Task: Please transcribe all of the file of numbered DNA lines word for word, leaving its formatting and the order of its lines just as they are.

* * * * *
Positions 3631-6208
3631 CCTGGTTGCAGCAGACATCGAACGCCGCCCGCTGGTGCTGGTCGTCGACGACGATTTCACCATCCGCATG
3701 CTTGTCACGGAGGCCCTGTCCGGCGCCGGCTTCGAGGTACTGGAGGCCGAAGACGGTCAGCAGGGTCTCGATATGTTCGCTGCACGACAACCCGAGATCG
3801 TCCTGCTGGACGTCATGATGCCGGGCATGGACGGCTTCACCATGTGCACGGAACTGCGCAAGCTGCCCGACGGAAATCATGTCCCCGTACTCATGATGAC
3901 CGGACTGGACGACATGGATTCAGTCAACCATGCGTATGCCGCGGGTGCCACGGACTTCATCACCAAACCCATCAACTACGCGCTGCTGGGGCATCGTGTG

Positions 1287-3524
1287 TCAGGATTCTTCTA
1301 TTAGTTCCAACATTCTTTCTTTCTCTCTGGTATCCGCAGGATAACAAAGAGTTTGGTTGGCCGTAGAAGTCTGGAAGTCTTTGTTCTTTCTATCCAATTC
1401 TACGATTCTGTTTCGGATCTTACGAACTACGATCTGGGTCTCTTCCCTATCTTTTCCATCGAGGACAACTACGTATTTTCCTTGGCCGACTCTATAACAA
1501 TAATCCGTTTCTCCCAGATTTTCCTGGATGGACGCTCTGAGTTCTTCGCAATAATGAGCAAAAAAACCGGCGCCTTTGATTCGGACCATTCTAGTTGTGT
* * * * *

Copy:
Positions 3631-6208
3631 CCTGGTTGCAGCAGACATCGAACGCCGCCCGCTGGTGCTGGTCGTCGACGACGATTTCACCATCCGCATG
3701 CTTGTCACGGAGGCCCTGTCCGGCGCCGGCTTCGAGGTACTGGAGGCCGAAGACGGTCAGCAGGGTCTCGATATGTTCGCTGCACGACAACCCGAGATCG
3801 TCCTGCTGGACGTCATGATGCCGGGCATGGACGGCTTCACCATGTGCACGGAACTGCGCAAGCTGCCCGACGGAAATCATGTCCCCGTACTCATGATGAC
3901 CGGACTGGACGACATGGATTCAGTCAACCATGCGTATGCCGCGGGTGCCACGGACTTCATCACCAAACCCATCAACTACGCGCTGCTGGGGCATCGTGTG

Positions 1287-3524
1287 TCAGGATTCTTCTA
1301 TTAGTTCCAACATTCTTTCTTTCTCTCTGGTATCCGCAGGATAACAAAGAGTTTGGTTGGCCGTAGAAGTCTGGAAGTCTTTGTTCTTTCTATCCAATTC
1401 TACGATTCTGTTTCGGATCTTACGAACTACGATCTGGGTCTCTTCCCTATCTTTTCCATCGAGGACAACTACGTATTTTCCTTGGCCGACTCTATAACAA
1501 TAATCCGTTTCTCCCAGATTTTCCTGGATGGACGCTCTGAGTTCTTCGCAATAATGAGCAAAAAAACCGGCGCCTTTGATTCGGACCATTCTAGTTGTGT